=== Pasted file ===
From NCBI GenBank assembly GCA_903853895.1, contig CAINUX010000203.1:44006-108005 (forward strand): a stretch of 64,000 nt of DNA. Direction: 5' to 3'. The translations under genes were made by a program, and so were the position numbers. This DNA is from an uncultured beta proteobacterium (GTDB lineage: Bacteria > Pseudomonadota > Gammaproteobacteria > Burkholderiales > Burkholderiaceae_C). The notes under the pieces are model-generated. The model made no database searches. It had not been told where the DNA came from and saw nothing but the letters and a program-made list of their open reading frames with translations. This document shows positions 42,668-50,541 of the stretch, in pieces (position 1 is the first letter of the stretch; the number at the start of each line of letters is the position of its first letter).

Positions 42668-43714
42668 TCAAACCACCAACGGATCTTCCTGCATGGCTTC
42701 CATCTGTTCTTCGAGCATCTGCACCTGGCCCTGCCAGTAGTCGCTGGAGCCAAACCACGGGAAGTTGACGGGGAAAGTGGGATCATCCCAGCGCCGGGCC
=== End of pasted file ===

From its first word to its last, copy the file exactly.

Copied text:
From NCBI GenBank assembly GCA_903853895.1, contig CAINUX010000203.1:44006-108005 (forward strand): a stretch of 64,000 nt of DNA. Direction: 5' to 3'. The translations under genes were made by a program, and so were the position numbers. This DNA is from an uncultured beta proteobacterium (GTDB lineage: Bacteria > Pseudomonadota > Gammaproteobacteria > Burkholderiales > Burkholderiaceae_C). The notes under the pieces are model-generated. The model made no database searches. It had not been told where the DNA came from and saw nothing but the letters and a program-made list of their open reading frames with translations. This document shows positions 42,668-50,541 of the stretch, in pieces (position 1 is the first letter of the stretch; the number at the start of each line of letters is the position of its first letter).

Positions 42668-43714
42668 TCAAACCACCAACGGATCTTCCTGCATGGCTTC
42701 CATCTGTTCTTCGAGCATCTGCACCTGGCCCTGCCAGTAGTCGCTGGAGCCAAACCACGGGAAGTTGACGGGGAAAGTGGGATCATCCCAGCGCCGGGCC